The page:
Encompassing over 216,000 square feet, the new building will feature shared spaces, such as the Central gathering space, café and large multi-purpose meeting areas, along with spaces devoted to specific uses of the Ottawa Public Library (OPL) and Library and Archives Canada (LAC). Read more about the spaces below.
Central Gathering Space
The moment you arrive at the facility through one of the three entraces, you step into the Central Gathering Space. It provides beautiful light and visibility into many of the spaces throughout the building. There are clear views throughout the different sides of the atrium to the exterior landscaping of the building which, along with the many skylights in the ceiling, allow for lots of natural light to pour into the building. The open-air atmosphere showcases the building’s net zero carbon designs.
The Central Gathering Space provides access to the two partner organizations: OPL’s Library Entrance and Express and LAC Entrance and Orientation. It is intended to act as a large community living room, a casual space for people to chat with friends, lounge and read. Reading spaces on the ground floor move to become areas for book fairs, evening gatherings, or special events.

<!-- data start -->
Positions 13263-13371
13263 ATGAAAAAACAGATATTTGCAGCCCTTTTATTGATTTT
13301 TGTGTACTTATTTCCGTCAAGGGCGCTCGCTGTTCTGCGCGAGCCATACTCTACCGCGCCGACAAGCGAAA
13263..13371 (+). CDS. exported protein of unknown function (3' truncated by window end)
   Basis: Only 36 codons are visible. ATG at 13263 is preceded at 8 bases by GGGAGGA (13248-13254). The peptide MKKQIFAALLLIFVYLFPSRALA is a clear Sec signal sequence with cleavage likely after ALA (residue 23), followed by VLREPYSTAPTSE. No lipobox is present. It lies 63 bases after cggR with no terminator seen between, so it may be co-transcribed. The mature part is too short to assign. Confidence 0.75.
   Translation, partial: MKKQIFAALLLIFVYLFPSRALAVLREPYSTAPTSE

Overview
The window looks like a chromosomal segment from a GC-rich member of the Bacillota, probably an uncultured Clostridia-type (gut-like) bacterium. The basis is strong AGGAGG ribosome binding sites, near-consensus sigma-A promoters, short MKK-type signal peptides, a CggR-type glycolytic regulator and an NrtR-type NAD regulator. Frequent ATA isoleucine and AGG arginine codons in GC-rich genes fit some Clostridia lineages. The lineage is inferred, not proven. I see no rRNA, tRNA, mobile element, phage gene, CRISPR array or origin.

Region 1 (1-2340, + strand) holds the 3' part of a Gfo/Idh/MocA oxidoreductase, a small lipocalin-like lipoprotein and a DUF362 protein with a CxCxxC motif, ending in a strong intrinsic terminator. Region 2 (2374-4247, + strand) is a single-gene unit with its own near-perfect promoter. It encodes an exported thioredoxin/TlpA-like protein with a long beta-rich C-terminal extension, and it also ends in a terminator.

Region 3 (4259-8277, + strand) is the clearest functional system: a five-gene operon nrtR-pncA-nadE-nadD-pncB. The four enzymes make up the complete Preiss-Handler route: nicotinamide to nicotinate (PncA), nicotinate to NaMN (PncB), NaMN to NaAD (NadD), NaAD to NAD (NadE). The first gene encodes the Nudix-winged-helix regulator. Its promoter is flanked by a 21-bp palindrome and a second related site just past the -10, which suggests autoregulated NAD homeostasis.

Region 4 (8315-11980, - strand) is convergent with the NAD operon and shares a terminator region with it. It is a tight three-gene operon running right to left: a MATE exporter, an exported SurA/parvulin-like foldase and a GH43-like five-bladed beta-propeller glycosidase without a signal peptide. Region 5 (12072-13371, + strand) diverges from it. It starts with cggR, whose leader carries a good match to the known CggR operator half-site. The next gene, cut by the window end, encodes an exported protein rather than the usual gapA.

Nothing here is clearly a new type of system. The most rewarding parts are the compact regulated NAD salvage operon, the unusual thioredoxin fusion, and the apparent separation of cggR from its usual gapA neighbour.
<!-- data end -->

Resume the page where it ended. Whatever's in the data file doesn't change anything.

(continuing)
ENTRANCE TO LIBRARY AND ARCHIVES CANADA AND ORIENTATION SPACE
The LAC Entrance/Orientation component is the first point of contact with Library and Archives Canada for its clients and the public. Welcoming staff helps visitors to determine where they want to go. Digital tools allow self-service exploration of the range of services and resources of the federal institution. Some of the wonderful artifacts from the LAC collection is on display in the Treasures Gallery, which is clad in reclaimed ash.
The multipurpose room is located on the north-west side of the building. Its tall, west-facing windows offer a view to the outdoor gathering circle and amphitheatre. This room will hold around 270 people and is intended to have retractable seating, so it can be set up like an auditorium and host speakers, authors, performers, etc. When the seating is retracted, it would leave a large multipurpose space that could host events, weddings, workshops, and more.
OPL CHILDREN’S DISCOVERY AREA
The Children’s Discovery Centre is an exceptional, vibrant and playful environment that stimulates the social experience and imagination of children through creative and constructive play activities at the same time as encouraging reading and listening skills. This large area includes play areas, discovery areas, a creation centre, an early literacy centre, research computer stations, group and individual seating, a multipurpose room for education programs, the Children’s Wigwam Room for Storytime, and a collection of over 20,000 items.
INDIGENOUS ROUND WIGWAM INSPIRED ROOM
The Indigenous Space, developed in collaboration with local host Anishinābe Algonquin communities, will showcase Indigenous culture, languages and knowledge as well as a spot for Indigenous gathering.
OPL Fifth Floor Reading Area